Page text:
Egypt Islamists demand minister quit over veil remarks 

AFP 

Egypt's largest opposition group, the Muslim Brotherhood, has called for Culture Minister Faruq Hosni to be sacked for saying the wearing of Islamic veils was a "regressive" trend.

"We have presented an urgent appeal to parliament demanding that Culture Minister Faruq Hosni be relieved of his duties after statements in which he said that wearing the veil is 'regressive'," Muslim Brotherhood deputy Hamdi Hassan told AFP. 

Hassan, who initiated the appeal, urged parliament to "remove this minister and replace him with a minister of culture who will respect our constitution, our Sharia (Islamic law) and our values". 

"The appeal was presented to parliament on Thursday evening, and will be examined in the coming days," he said. In an interview published Thursday, Hosni said that the ever-growing number of women wearing the Islamic veil in Egypt was regressive. 

"There was an age when our mothers went to university and worked without the veil. It is in that spirit that we grew up. So why this regression?," the minister said in the independent Al-Masri Al-Yom daily. 

"Each woman with her beautiful hair is like a flower, and should not be concealed from the view of others," Hosni said in his interview, arguing: "Religion today focuses on appearances too much.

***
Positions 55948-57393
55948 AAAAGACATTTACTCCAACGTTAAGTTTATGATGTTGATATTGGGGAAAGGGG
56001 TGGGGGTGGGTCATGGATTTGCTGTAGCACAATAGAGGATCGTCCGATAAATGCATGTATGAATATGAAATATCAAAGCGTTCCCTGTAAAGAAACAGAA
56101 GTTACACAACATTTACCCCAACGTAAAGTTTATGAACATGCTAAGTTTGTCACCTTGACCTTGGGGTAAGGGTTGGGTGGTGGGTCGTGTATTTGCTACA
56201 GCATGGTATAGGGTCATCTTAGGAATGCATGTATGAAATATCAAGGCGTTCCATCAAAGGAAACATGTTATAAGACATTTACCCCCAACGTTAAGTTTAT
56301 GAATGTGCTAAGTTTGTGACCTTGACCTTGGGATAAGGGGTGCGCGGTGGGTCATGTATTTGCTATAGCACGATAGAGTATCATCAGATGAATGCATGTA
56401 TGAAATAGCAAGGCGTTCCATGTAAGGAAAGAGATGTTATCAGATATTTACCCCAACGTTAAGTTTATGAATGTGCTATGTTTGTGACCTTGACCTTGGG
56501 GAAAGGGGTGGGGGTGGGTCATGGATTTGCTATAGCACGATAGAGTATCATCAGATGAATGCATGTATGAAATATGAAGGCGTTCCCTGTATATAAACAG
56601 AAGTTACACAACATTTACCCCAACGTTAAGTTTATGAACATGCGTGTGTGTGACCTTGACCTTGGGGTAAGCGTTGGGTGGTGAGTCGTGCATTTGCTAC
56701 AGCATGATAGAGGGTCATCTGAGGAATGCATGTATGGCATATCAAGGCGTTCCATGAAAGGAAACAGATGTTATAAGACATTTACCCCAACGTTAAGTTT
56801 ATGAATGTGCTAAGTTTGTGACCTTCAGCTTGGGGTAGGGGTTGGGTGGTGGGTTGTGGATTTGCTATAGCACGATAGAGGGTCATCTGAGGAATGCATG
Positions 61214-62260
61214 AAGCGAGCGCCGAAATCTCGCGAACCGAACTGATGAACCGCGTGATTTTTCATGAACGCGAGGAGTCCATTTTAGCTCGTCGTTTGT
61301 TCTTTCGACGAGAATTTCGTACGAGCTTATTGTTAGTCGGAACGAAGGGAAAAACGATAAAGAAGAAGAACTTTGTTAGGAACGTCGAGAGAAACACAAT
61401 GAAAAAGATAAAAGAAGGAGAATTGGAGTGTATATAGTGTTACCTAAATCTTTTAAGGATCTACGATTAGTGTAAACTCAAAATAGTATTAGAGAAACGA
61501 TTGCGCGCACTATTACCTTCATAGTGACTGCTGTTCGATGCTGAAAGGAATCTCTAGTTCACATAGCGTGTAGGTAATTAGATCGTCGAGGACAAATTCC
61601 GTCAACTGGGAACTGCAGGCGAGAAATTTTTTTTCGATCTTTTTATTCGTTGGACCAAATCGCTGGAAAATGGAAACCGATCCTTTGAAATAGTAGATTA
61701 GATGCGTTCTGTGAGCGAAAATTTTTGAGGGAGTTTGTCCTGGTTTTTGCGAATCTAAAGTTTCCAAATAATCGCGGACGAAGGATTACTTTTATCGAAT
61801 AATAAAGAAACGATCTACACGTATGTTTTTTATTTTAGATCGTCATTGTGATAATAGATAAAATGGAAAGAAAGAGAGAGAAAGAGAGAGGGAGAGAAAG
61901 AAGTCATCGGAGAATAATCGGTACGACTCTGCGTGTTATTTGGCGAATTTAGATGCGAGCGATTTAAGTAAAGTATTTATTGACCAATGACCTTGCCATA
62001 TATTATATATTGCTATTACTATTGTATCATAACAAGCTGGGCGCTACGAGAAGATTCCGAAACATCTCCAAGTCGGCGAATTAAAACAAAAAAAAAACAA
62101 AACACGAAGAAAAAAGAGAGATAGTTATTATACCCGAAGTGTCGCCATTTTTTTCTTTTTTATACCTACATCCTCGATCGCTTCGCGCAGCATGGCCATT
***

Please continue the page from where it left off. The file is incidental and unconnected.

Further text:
"A woman's true veil is the inner veil, not the visible one. The relationship between God and a person does not hinge on the latter's sartorial decisions.

" Hassan retorted: "If Mr. Hosni has personal opinions on any subject, he should keep them for his private conversations, and not use his official position to impose them on public opinion, by giving views that are contrary to our traditions and religious principles.

" The Islamist group's deputy supreme guide, Mohammed Habib, for his part said Hosni's statements would pave the way for "obscenity." "Qualifying wearing the veil as regressive is an invitation for obscenity," he told AFP. 

Habib accused Hosni of attempting to "destroy the cultural characteristics of the Islamic nation" and wanting to "throw himself into the arms of the West, which attacks the wearing of the veil." 

"The stench of the government has invaded us with its corruption, its human rights violations and its failure to improve conditions for its citizens," said Habib. 

"The minister's statements and the controversy which will follow, can only be a government attempt to divert the attention of citizens of the fundemental problems, like the freedoms that the government refuses to grant them," he said. 

The Muslim Brotherhood, officially banned in Egypt, now controls one fifth of the parliament after it fielded candidates as independents in the November-December 2005 parliamentary elections. 

Most Muslim clerics consider wearing the veil to be a religious obligation, and growing conservatism has seen most women take up the veil in Egypt, formerly considered one of the most liberal societies in the Middle East..


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